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Iowa American Water: ‘musty’ taste in Davenport area water temporary

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Residents in the Iowa Quad-Cities are detecting a musty or dirty taste and smell to their water.

The taste and odor are not health concerns, according to officials at Iowa American Water, who say a higher level of “organics” in the Mississippi River this fall, combined with chlorine disinfection, is causing the issue.

“We regret the inconvenience this situation is causing to some of our customers and expect it will be resolved in the coming days,” company spokesperson Lisa Reisen wrote in an email. “The water continues to meet all federal and state water-quality regulations and is safe for consumption despite the taste/odor that some customers are experiencing.” 

Reisen said Iowa American Water experienced higher levels of organics in the Mississippi River this fall, which include farm pesticides and industrial waste, which are routinely removed. But that process, combined with chlorine, can produce a strong odor or taste.

“Recently, Iowa American Water experienced an elevation in organics in the Mississippi River. Organics are routinely removed through the disinfection process, however, in the spring and fall, higher levels can result, and when these are combined with chlorine in the disinfection process, it can result in the development of various taste and odors, like a stronger chlorine or musty smell or taste,” Reisen wrote.

There is not more chlorine in the water, according to Reisen. Rather a chlorine smell and taste is a byproduct of disinfecting the water.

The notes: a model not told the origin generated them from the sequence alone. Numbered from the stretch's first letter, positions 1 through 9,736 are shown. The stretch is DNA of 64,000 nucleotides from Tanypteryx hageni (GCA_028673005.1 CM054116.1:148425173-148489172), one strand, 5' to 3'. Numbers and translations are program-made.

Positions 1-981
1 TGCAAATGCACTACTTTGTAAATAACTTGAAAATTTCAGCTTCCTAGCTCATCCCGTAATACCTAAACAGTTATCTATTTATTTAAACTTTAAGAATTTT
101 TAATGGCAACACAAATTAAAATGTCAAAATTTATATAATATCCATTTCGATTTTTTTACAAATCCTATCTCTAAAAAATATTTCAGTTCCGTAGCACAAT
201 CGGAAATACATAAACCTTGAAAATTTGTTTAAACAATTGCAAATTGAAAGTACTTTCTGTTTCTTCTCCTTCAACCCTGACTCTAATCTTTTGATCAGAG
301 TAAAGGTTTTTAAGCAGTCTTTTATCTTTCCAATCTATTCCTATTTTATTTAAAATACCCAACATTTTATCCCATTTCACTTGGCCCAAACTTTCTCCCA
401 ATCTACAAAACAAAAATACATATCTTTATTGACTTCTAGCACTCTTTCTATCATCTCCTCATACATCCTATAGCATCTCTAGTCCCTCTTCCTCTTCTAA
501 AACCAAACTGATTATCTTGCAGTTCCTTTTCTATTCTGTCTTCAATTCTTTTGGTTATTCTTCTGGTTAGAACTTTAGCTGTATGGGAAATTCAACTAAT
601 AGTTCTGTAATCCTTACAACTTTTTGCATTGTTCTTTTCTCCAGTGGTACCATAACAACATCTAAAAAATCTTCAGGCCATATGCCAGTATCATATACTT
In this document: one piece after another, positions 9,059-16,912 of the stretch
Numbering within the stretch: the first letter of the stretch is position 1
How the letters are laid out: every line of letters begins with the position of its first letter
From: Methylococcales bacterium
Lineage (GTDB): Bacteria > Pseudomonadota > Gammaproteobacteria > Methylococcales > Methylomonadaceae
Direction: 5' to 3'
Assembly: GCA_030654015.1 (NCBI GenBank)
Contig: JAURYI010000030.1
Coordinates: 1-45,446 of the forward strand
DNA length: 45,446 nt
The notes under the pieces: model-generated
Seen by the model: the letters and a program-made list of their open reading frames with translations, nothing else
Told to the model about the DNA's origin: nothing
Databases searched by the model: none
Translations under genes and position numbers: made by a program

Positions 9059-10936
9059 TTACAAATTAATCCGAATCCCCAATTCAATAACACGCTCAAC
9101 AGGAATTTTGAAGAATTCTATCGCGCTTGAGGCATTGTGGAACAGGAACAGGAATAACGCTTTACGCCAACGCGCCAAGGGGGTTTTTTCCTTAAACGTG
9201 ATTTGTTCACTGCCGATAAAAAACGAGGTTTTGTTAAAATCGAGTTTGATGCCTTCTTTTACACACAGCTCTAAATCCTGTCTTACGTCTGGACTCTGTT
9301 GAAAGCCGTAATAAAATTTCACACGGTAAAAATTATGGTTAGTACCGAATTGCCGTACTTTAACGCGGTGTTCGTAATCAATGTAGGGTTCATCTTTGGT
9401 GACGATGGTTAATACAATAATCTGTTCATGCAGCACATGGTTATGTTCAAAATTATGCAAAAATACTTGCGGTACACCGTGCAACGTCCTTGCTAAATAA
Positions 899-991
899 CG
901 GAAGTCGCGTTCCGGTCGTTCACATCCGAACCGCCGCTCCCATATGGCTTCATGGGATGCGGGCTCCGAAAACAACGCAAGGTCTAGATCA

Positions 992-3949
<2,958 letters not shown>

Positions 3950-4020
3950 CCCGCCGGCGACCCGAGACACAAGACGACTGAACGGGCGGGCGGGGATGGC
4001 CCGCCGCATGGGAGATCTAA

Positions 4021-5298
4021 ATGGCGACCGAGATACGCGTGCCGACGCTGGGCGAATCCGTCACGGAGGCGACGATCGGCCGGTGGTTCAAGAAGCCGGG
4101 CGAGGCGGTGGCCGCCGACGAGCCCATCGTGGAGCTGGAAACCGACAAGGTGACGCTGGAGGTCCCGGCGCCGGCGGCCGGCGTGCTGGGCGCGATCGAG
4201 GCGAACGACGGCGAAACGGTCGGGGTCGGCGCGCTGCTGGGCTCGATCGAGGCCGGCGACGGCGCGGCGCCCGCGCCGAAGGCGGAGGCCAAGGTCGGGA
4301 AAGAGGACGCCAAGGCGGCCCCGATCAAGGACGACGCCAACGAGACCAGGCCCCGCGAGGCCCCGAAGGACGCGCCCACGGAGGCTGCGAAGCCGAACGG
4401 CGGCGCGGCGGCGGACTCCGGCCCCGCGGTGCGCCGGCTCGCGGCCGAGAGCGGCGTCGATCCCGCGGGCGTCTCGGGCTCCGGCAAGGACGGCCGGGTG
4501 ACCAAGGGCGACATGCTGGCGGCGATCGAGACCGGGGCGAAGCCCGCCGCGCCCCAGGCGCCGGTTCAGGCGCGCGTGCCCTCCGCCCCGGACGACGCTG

Iowa American's water-quality team is making adjustments to minimize the taste and odor concerns.

“Those adjustments should be seen by customers over the next few days,” Reisen wrote.

The taste is not related to two water main breaks in west Davenport last week, according to the company. Iowa American Water issued a precautionary boil order in Davenport and Blue Grass after two 12-inch water main breaks in the same general area Nov. 12. The company lifted the boil order Nov. 16.

Levels of agricultural chemicals the company finds in the Mississippi River are usually less than what is found in small rivers and streams because of the “huge dilution factor of the Mississippi River,” Reisen wrote.

Since 1973, Iowa American Water has used granular-activated carbon filtration in its treatment process, Reisen wrote, which is one of the technologies recommended by the U.S. Environmental Protection Agency for the removal of agricultural chemicals and resulting taste and odors.

Iowa American Water crews also are flushing water mains throughout parts of the Iowa Quad-Cities distribution system to flush water though its pipes to help resolve the taste and odor issue more quickly, she wrote.

According to the company, this won’t cause interruptions in water service, but customers may experience a drop in water pressure or some discoloration of their water when Iowa American Water crews are close by.

“Iowa American Water recommends that any customers experiencing discolored water let their cold water run to clear before using it again and refrain from doing laundry during that time,” Reisen wrote.

If problems persist, Iowa American Water recommends calling their customer service center 24-hour line at 1-866-641-2108.


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Bettendorf, East Moline, and Silvis Reporter

Sarah is the Davenport, Scott County, and Iowa politics reporter for the Quad-City Times/Dispatch-Argus. A DeWitt native, she graduated from the University of Iowa in 2021 and was editor of the student-run newspaper The Daily Iowan.

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Democrat Craig Cooper is just six votes ahead of Republican Luana Stoltenberg for the House District 81 seat, which covers the northwest quadrant of Davenport, after an administrative recount concluded on Friday. The results are contrary to what was announced after election night.

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